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Unformatted text preview: gnals. An interrupt enable register (read/write); this register controls which hardware events will generate an interrupt. A status register (read only); this register indicates whether read data is available, whether the write buffer is full, and so on. To receive data, the software must set up the device appropriately, usually to generate an interrupt when data is available or an error condition is detected. The interrupt routine must then copy the data into a buffer and check for error conditions. Memory-mapp ed issues Note that a memory-mapped peripheral register behaves differently from memory. Two consecutive reads to the read data register will probably deliver different results even though no write to that location has taken place. Whereas reads to true memory are idempotent (the read can be repeated many times, with identical results) a read to a peripheral may clear the current value and the next value may be different. Such locations are termed read-sensitive. Programs must be written very carefully where read-sensitive locations are involved, and, in particular, such locations must not be copied into a cache memory. In many ARM systems I/O locations are made inaccessible to user code, so the only way the devices can be accessed is through supervisor calls (SWIs) or through C library functions written to use those calls. Where I/O functions have a high data bandwidth, a considerable share of the processor's performance may be consumed handling interrupts from the I/O system. Many systems employ DMA hardware to handle the lowest level I/O data transfers without Direct Memory Access Input/Output 313 processor assistance. Typically, the DMA hardware will handle the transfer of blocks of data from the peripheral into a buffer area in memory, interrupting the processor only if an error occurs or when the buffer becomes full. Thus the processor sees an interrupt once per buffer rather than once per byte. Note, however, that the DMA data traffic will occupy some of th...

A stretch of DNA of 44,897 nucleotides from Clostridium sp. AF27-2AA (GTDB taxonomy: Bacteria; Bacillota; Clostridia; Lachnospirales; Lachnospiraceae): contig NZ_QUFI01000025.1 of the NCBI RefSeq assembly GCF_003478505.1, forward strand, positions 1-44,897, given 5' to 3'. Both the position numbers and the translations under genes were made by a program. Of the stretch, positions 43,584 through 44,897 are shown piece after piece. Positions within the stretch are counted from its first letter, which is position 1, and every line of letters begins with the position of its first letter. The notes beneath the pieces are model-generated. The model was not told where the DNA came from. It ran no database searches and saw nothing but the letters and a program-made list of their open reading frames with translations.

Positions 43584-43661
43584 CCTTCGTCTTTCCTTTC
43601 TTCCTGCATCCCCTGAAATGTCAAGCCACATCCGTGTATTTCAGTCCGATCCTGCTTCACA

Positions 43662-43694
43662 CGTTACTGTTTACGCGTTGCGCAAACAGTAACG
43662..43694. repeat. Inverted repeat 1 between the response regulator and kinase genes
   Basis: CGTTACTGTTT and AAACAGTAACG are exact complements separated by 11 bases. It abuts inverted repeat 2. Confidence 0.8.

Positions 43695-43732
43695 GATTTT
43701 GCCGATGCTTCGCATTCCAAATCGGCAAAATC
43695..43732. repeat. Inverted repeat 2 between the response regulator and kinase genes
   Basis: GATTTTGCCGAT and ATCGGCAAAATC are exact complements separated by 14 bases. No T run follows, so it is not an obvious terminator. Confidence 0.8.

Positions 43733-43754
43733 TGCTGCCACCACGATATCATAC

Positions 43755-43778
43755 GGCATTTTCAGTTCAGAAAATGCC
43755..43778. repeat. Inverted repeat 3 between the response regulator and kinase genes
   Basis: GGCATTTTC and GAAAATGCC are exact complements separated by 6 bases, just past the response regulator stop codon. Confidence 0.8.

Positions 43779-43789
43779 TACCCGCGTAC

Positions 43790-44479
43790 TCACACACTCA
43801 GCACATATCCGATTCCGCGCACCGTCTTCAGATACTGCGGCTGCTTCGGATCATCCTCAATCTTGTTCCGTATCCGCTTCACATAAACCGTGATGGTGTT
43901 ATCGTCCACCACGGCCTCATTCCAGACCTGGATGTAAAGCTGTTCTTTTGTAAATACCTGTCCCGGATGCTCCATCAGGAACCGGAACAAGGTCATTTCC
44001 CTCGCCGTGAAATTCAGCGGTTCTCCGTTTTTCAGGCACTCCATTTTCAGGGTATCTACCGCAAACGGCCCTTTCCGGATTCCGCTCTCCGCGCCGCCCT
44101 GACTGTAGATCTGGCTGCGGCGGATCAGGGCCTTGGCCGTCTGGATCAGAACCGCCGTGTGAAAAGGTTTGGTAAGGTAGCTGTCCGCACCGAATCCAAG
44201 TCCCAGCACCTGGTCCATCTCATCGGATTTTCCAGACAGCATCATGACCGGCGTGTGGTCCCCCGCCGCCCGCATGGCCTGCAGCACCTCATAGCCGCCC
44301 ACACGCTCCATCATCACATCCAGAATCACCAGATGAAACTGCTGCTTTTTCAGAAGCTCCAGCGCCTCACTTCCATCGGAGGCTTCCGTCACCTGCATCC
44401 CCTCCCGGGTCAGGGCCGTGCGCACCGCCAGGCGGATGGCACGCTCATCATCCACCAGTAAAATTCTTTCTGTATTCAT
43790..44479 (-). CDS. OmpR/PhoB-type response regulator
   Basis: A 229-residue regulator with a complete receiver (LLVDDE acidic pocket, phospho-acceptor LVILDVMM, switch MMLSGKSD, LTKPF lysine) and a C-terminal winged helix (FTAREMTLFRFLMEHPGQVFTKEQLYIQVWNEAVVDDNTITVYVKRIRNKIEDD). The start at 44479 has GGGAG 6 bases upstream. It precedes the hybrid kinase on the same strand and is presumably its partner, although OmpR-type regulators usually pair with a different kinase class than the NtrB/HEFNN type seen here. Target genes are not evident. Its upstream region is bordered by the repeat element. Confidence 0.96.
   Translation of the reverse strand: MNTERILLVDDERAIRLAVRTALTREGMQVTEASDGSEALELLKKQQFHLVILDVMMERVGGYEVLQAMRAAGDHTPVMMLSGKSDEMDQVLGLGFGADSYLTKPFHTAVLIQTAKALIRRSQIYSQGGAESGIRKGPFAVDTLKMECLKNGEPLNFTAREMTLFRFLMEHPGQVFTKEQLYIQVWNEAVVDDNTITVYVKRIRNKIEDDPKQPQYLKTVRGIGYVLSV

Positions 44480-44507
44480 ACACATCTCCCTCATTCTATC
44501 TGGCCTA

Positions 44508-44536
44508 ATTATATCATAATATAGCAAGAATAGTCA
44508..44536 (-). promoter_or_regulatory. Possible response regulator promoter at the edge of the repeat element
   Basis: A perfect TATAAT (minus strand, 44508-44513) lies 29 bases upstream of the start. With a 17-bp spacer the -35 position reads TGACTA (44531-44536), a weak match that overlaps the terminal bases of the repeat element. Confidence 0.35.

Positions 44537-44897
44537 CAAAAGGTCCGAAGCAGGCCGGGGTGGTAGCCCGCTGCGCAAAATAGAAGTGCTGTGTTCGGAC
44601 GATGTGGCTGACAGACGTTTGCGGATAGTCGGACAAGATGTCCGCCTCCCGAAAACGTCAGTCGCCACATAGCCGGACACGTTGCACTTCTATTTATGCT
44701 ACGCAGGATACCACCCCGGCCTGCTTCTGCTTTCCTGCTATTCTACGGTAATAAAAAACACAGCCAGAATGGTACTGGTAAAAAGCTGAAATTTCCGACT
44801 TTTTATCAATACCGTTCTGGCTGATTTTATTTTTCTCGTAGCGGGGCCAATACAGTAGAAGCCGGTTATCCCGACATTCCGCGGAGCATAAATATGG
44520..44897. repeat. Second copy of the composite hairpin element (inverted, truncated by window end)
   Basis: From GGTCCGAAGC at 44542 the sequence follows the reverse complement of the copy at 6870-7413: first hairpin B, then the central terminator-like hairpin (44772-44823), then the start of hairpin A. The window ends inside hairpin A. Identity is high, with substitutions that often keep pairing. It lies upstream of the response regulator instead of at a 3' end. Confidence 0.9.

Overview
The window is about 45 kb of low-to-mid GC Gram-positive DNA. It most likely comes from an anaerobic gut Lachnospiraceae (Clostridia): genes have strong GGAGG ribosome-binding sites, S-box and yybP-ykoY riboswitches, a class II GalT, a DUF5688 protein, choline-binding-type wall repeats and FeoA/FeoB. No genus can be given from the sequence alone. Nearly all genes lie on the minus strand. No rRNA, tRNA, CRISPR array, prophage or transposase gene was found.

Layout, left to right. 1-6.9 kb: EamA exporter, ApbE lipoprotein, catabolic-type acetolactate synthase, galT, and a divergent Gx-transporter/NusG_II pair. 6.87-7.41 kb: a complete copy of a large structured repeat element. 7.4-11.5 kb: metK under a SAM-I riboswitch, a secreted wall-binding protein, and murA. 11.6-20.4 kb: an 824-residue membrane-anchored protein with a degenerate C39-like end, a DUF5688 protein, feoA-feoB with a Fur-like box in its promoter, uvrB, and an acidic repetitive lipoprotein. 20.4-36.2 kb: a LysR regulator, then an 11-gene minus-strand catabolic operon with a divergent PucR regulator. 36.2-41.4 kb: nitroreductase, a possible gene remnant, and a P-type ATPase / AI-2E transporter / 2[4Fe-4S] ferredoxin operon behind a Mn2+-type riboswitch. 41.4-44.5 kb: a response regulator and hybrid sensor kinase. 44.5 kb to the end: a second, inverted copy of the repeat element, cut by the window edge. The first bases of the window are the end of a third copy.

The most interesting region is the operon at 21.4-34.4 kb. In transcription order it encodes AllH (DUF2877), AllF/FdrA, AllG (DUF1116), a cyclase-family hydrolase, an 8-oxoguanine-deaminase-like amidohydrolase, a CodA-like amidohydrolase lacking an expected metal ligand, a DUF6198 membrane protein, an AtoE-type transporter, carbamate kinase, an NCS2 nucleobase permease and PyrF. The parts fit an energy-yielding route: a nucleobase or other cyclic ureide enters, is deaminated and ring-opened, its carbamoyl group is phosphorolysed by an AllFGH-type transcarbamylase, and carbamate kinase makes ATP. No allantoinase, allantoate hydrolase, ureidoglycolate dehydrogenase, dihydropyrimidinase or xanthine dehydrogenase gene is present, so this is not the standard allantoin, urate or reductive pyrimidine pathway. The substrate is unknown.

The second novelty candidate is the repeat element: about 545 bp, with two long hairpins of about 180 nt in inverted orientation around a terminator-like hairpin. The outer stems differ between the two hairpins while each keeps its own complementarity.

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This document was uploaded on 10/30/2011 for the course CSE 378 380 at SUNY Buffalo.
- Spring '09